18th July 1810
Reference Numbert18100718-27

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465. GEORGE GARRATT was indicted for that he on the 20th of June , about the hour of twelve at night, being in the dwelling house of Walter Colton , burglariously did steal three ten pound notes, four one pound notes, four dollars, two half crown pieces, and seventeen shillings, the property of Samuel Sippel ; and that he afterwards about the same hour of the night. on the same day, burglariously did break to get out of the same .

ANN SIPPEL . Q. Are you the wife of Samuel Sippel - A. Yes.

Q. Where did you live at the time that this happened - A. At the Eight Bells at Kensington .

Q. Had you lodged there that night only - A. We were there three nights; we had lodged there the night before.

Q. Was there any other bed in the room where you and your husband lay. - A. Yes; there was another bed in the room where the prisoner and another man ( John Bass ) lay. We all went into the room together, and the prisoner was the first in bed of the four.

Q. When you went to bed what did you do with your pockets - A. I put them under my head under my pillow, I went to sleep; I awoke in the morning about five o'clock.

Q. Did you look at your pockets - A. Not at that moment; it was half after five when I missed the pocket. There were two pockets upon one string; the string was cut, and one of the pockets was entirely gone.

Q. Do you know what was in that pocket that was gone - A. There were thirty-six pounds; three ten-pound notes and four one-pound notes, in a red pocket book; the leather purse was in a canvas purse, in that canvas purse there were four crown pieces, two half crowns, and the rest in small change to the amount of two pounds two shillings in silver; and a good many things in the pocket that I cannot give an account of.

Q. This was at half after five that you missed it - A. Yes, exactly. I asked the old gentleman that was asleep with the prisoner if he saw the prisoner out of bed; he said he missed the prisoner out of bed at four o'clock in the morning.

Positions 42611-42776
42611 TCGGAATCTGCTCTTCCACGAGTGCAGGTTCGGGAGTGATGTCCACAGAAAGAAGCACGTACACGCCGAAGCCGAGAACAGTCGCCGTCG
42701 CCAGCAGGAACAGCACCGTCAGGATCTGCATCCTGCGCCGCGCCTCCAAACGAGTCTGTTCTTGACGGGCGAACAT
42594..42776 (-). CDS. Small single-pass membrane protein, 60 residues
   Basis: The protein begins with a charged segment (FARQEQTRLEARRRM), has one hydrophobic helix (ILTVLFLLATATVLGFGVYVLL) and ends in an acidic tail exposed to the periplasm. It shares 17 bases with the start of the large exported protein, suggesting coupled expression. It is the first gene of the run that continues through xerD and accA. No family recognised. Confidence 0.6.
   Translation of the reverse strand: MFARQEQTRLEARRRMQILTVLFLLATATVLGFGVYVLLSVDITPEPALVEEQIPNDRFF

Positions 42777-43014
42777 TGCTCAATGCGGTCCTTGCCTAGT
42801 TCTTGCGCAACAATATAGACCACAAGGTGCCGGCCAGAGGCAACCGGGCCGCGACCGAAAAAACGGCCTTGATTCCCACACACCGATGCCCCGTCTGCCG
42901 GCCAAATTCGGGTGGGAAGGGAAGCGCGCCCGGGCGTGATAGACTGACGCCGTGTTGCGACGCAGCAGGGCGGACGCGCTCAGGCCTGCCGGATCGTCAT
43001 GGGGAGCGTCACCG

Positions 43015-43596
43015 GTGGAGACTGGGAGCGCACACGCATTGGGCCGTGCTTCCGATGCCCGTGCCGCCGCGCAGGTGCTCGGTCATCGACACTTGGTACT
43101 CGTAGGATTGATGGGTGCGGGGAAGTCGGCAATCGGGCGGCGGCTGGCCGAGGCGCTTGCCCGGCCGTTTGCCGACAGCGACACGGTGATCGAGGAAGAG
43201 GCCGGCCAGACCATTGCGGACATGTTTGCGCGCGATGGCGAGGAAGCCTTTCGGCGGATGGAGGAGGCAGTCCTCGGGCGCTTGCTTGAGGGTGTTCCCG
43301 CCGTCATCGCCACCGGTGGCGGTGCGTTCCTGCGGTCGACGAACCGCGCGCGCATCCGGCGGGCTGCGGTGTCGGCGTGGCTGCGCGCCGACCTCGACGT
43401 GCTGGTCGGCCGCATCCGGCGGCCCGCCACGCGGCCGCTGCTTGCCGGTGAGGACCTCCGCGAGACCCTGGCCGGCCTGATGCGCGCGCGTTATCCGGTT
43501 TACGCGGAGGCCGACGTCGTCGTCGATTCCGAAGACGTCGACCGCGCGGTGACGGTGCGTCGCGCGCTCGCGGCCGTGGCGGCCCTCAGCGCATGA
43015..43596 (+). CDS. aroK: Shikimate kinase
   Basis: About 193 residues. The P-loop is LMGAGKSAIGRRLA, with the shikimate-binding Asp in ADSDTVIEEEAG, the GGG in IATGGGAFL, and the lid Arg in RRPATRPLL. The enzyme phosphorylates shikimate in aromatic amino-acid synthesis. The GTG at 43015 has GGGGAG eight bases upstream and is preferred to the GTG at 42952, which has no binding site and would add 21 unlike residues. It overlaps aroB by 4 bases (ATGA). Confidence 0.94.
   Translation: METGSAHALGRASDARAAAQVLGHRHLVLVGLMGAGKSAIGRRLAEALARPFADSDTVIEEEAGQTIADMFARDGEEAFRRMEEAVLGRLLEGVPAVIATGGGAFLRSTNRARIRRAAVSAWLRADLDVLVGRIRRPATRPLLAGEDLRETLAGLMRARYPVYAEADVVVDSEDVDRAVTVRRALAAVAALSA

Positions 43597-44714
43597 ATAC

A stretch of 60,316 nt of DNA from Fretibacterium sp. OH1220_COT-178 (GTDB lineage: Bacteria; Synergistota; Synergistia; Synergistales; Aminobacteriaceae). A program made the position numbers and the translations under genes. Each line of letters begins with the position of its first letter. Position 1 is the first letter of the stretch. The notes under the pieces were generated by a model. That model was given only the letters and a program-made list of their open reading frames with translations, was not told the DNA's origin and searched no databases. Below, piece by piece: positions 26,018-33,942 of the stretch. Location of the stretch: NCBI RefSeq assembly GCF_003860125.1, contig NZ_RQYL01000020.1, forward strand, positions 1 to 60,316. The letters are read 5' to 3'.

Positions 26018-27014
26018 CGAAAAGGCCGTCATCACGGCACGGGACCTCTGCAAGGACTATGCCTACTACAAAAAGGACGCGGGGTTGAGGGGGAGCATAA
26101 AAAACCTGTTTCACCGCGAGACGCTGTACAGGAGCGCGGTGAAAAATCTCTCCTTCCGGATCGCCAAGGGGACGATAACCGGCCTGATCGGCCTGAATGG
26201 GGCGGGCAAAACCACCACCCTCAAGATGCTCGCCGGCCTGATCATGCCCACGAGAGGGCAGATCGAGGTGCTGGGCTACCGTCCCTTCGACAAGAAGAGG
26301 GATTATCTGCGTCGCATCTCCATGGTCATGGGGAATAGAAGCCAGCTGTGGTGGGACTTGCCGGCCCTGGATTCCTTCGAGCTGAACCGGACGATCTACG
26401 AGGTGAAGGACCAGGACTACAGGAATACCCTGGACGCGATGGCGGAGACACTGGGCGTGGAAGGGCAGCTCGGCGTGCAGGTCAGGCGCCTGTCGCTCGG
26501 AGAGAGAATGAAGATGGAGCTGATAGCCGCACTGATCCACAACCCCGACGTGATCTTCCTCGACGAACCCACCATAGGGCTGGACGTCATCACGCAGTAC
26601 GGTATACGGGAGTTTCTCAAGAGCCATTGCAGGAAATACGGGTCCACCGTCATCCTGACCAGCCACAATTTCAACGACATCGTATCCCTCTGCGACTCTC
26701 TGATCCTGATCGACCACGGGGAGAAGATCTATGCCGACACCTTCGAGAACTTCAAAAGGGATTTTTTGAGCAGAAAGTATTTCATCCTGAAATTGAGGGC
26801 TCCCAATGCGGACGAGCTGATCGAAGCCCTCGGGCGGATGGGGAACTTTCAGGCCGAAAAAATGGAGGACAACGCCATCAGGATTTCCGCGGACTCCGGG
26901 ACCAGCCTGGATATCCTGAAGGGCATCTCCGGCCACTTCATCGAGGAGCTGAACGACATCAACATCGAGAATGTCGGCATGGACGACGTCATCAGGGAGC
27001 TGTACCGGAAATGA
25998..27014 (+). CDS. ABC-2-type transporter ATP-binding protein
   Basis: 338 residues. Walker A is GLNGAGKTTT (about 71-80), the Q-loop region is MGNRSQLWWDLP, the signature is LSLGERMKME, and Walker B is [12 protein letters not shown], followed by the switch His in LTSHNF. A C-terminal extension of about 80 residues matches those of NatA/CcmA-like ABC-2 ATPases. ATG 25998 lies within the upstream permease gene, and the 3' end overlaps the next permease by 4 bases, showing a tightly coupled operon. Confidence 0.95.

Q. At that time was the prisoner in bed - A. No.

Q. How was the door of the room when you went to bed - A. There were no fastenings, only put to. I got up in my shift and went down to see whether the prisoner was gone.

Q. Did you find any body up in the house - A. Yes, the daughter belonging to the house, Elizabeth Colton. The bottom bolt of the street-door was drawed, and the prisoner was not below in the house.

Q. Your husband was in bed I suppose - A. Yes, and John Bass .

Q. Now where had you received these three ten-pound notes, and the one pound notes that you had in your pocket - A. I received them of my husband that same morning, the 20th of June; I had got a five pound note that I got the silver from. He gave me forty pound and two crown pieces.

Q. Had you been with your husband when he received this money - A. I was not present when he took it; he had left the money in the landlord's hands at the Artichoke public house; he received it in Bartholomew-lane, at the bankers. It was prize money; my husband has been to sea a great many years.

Q. Had you known the prisoner before - A. No further than on the Sunday before he slept at the Red Lion at Uxbridge, in the same room as we did.

Q. What day was this - A. The 20th of June, on the Wednesday.

Q. So you first got acquainted with the prisoner on the Sunday before, and he was quartered at the same house as you were - A. Yes. We were travelling up from Wales to receive this trifle of money.